Editorial

Brilliant end expected for great 2018 schoolboy football season

Saturday, December 08, 2018

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We are at one with Digicel Schoolboy (Manning Cup) football ambassador Mr Ricardo Fuller that the 2018 schoolboy season, which ends today with Kingston College (KC) and Clarendon College vying for the all-island Olivier Shield, was “great”.

This newspaper believes that decades from now, football followers will be reminiscing about the 2018 schoolboy football season because of the high quality of play they witnessed.

Just as people talk about the Kingston College (KC) side of the mid-1960s, the Vere Technical sides of the late 60s and early 70s, the Clarendon College and St Elizabeth Technical sides of '77, so, many years from now, the 2018 season will generate chatter.

From one end of the island to the next, this season, team play has been constructive and tactically disciplined, reflecting, we believe, much improved coaching in recent years. Twinned to that aspect have been plenty of individual flair, innovation, and improved first-touch control.

So, now to today's game: What an Olivier Shield this promises to be! So many times in the 60s, 70s, and 80s, Kingston College was the team to beat.

Incredibly, times have changed to such an extent that when KC came from behind to defeat classy St George's College and win the urban-based Manning Cup, they were claiming the title for the first time in 32 years. The last time KC won the Manning Cup in 1986 was also their last hold on the Olivier Shield.

Kingston sides have won the Olivier Shield battle against all-rural daCosta Cup champions every time in the last 12 years. And this year Kingston College, boasting solid defence as well as speed and skill up front facilitating devastating counter attacks, have every right to feel they can continue that dominance.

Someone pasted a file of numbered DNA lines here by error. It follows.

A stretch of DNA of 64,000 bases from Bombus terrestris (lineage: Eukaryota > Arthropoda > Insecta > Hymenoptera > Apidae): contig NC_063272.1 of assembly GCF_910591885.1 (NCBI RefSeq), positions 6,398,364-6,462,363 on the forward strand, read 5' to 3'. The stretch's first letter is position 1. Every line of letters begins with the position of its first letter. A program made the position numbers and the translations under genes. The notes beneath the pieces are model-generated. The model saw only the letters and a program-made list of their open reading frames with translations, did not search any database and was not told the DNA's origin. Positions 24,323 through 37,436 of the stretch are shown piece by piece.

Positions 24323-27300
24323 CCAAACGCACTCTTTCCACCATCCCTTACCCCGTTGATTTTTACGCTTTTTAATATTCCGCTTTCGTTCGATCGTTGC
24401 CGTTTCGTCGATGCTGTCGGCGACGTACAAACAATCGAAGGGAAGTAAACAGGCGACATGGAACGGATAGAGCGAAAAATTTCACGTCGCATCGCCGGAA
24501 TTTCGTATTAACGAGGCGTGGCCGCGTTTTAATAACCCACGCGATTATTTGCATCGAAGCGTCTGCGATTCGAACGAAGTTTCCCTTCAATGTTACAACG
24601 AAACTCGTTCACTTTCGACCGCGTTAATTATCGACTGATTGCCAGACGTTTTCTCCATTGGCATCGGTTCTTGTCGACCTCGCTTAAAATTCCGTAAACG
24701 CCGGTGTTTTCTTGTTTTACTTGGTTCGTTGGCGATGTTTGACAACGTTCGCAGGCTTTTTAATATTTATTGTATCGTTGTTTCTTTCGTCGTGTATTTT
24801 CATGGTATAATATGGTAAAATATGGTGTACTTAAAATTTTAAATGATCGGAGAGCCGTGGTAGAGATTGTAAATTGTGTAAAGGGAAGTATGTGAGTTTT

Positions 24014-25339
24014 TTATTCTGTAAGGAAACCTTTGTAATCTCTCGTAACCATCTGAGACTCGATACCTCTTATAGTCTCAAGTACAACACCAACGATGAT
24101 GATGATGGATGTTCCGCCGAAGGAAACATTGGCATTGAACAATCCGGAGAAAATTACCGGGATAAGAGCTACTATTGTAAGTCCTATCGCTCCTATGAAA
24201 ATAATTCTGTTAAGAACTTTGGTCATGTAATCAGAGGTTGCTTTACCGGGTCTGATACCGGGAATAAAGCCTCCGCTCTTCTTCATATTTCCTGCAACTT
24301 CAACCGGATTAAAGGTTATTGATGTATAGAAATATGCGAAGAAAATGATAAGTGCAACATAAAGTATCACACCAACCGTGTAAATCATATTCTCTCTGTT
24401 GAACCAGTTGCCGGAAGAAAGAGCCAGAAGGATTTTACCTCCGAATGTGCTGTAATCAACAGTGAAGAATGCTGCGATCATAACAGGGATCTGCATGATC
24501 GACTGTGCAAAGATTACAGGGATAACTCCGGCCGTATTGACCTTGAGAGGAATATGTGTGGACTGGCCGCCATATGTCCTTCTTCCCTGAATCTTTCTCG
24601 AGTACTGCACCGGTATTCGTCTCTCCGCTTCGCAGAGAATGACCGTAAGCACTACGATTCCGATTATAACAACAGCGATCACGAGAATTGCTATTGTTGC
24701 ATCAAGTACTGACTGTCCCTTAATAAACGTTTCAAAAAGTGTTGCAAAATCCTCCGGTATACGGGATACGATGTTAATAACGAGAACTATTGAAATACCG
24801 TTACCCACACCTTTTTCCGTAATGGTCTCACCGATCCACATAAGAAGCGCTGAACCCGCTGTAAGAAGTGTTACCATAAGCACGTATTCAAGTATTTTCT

However, KC will be up against a Clarendon College side which knowledgeable observers are describing as the most exciting to come out of rural Jamaica in decades, perhaps approaching the standard of the great '77 side which featured current coach Mr Lenworth Hyde.

It seems fair to say that this Clarendon College team with their stylish, possession-biased football, have captured the imagination of football lovers not just in Clarendon and rural Jamaica but nationwide.

Inevitably, as has happened in the past, football followers are left to contemplate the future of so many talented footballers, many of whom are in their last year at high school.

We note Mr Fuller's suggestion that Jamaica's football authorities should be looking to get young, talented school-leavers into professional leagues in the Scandinavian countries of northern Europe. Indeed, several Jamaicans now parade their skills in those countries including Denmark, Norway, Sweden, and Finland.

Mr Fuller, among Jamaica's leading footballers of the last 20 years, had a successful professional career in high-profile England, but that window has largely closed because of tightened eligibility rules.

It seems to us though, that while European destinations for our talented young footballers must not be ignored, professional leagues in the USA, Canada and increasingly in Asia and Latin America provide natural stepping stones and good opportunities to earn.

It seems to us that for young, disciplined, talented footballers, the prospects have never been better.

That said, we wish for those involved in today's Olivier Shield all that's good.

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